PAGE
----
Imagine your physician being confident a certain medication will work and precious time for cancer treatment won’t be lost on something ineffective.
The expression “it’s in your genes” is taking on new meaning with personalized medicine, the future of health care. It means a person’s genetic code will reveal predisposition to diseases and, in turn, let physicians know which treatment approach to use with patients, based on their genetic composition.
With the possibility that state, local, and private funding may pave the way for Maine-based Jackson Laboratory to build a $710 million genetics research complex in eastern Collier County, Southwest Florida residents face the prospects of benefiting sooner from personalized medicine, local supporters say.
“It is really futuristic medicine, to design therapy based on the genetic make-up of the individual instead of taking a drug off the shelf,” said Dr. James Talano, a cardiologist in Naples. “It’s going to change the way we do therapy.”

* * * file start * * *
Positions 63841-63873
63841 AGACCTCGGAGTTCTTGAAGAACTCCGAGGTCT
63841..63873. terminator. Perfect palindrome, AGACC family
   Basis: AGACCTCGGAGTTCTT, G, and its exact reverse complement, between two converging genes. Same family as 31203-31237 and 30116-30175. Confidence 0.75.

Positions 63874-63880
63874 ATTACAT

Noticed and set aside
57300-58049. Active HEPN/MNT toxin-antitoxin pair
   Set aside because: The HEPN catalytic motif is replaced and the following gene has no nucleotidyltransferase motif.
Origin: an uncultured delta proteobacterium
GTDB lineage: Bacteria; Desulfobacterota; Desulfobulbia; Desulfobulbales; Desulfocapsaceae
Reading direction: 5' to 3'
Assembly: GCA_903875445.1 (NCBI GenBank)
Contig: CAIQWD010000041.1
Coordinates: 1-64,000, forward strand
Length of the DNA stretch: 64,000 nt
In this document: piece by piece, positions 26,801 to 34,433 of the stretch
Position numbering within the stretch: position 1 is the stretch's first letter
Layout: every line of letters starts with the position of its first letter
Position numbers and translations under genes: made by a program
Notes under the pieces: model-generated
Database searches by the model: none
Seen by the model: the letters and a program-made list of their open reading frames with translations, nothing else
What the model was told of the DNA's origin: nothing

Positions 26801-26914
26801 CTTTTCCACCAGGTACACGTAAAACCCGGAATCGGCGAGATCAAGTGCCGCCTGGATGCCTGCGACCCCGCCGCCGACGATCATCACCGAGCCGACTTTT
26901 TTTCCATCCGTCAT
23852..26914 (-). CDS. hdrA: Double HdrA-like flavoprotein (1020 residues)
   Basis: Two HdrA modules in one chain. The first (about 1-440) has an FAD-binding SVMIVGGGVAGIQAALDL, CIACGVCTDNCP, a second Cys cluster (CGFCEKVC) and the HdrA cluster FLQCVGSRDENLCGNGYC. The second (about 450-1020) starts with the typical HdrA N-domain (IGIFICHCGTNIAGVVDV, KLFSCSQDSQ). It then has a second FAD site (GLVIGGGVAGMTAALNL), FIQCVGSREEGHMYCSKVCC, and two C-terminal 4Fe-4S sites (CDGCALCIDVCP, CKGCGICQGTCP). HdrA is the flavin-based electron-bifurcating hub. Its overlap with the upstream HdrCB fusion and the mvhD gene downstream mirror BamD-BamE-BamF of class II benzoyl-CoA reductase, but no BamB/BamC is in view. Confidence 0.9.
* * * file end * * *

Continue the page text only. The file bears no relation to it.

Jackson’s plan is to build a personalized medicine institute on 50 acres on Oil Well Road that would be donated by Barron Collier Co.
Jackson scientists would perform computer-based analyses of a large collection of human genetic codes and how they relate to disease variations, said Mike Hyde, vice president for advancement with Jackson.
“A lot of what is proposed (for Collier) is a database with many, many people’s genetic information and medical history,” he said. “The idea here is to build an institute to investigate variation in human genomes and how those variations are connected to variations in disease.”